Daily Archives: December 6, 2010

Brooklyn Bridge Therapy

Man, it’s been a while. Two full months without a blog.  But Saturday night I had the camera, I had the tripod, and I made the time to get out and explore. In this city “exploring” doesn’t have to mean places you’ve never been before. Building after building, store after store, character after bizarre, intriguing or cover model character change. And there’s just so much of everything that whether it’s your second visit or seventieth, you’ll always see something new. Especially if you set out with a clear head.

Looking south from the on ramp

There’s something about the holiday season that is stressful.  For some it’s family.  For others it may be the year-end work crunch, the struggle to get everything done while office mates take their last remaining days of vacation and minds are generally elsewhere (where they should be). Others may just hate the cold.

The classic bridge shot. You have to take it.

I’m never one for touristy activities.  So why the Brooklyn Bridge?  I make an exception for this reason: it’s awesome.  As I walked along, admittedly in a bit of a fog, the flashes of cameras caught my attention. Groups of friends, families and sometimes just solo travelers snapped photos of each other and then poured over the viewfinder to see what they’d captured. Everyone was smiling, joking, and, in some cases, genuinely overwhelmed by the emotions stirred by standing on this historic bridge and behaving like children.  Though some were just shivering.  Their energy was infectious and soon I found myself dropping any anxiety over the side of the bridge. Not only was I lucky to be where I was, but to witness what for some was a once in a lifetime experience is special as well.  I’d walked only 25 minutes or so from my apartment and was standing on the spot people had traveled across state lines and even oceans to get to. (We pay exorbitant rents for location, convenience, right?)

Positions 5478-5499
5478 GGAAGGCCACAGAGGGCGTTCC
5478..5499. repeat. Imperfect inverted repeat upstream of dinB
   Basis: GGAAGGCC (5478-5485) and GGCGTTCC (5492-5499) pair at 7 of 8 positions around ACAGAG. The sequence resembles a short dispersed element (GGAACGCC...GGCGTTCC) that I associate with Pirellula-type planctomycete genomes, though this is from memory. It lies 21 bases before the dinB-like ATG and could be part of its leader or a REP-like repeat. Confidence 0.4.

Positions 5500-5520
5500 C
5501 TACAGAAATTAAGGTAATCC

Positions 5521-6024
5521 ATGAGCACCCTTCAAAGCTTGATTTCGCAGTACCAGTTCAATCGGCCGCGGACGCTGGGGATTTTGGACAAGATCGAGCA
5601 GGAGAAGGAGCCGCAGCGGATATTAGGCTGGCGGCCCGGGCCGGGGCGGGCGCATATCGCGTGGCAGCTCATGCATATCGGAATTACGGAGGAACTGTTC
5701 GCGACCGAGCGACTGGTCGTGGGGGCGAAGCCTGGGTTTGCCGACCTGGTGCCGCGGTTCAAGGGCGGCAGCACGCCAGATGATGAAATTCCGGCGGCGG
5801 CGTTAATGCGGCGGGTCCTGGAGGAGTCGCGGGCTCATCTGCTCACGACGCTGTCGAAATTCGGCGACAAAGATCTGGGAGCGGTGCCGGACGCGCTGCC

Looking north from the on-ramp

I saw the awe in their faces, and it quickly restored the awe that I’ve felt for this city.  The awe that has taken a back seat to work and life and planning and self-enforced pressure to excel. Then I, as I recommend to anyone in New York, just stood back and took it all in — with camera in hand, of course.

At the 4,5,6 Brooklyn Bridge Subway Stop

Looking north from the on-ramp

Brooklyn Bridge

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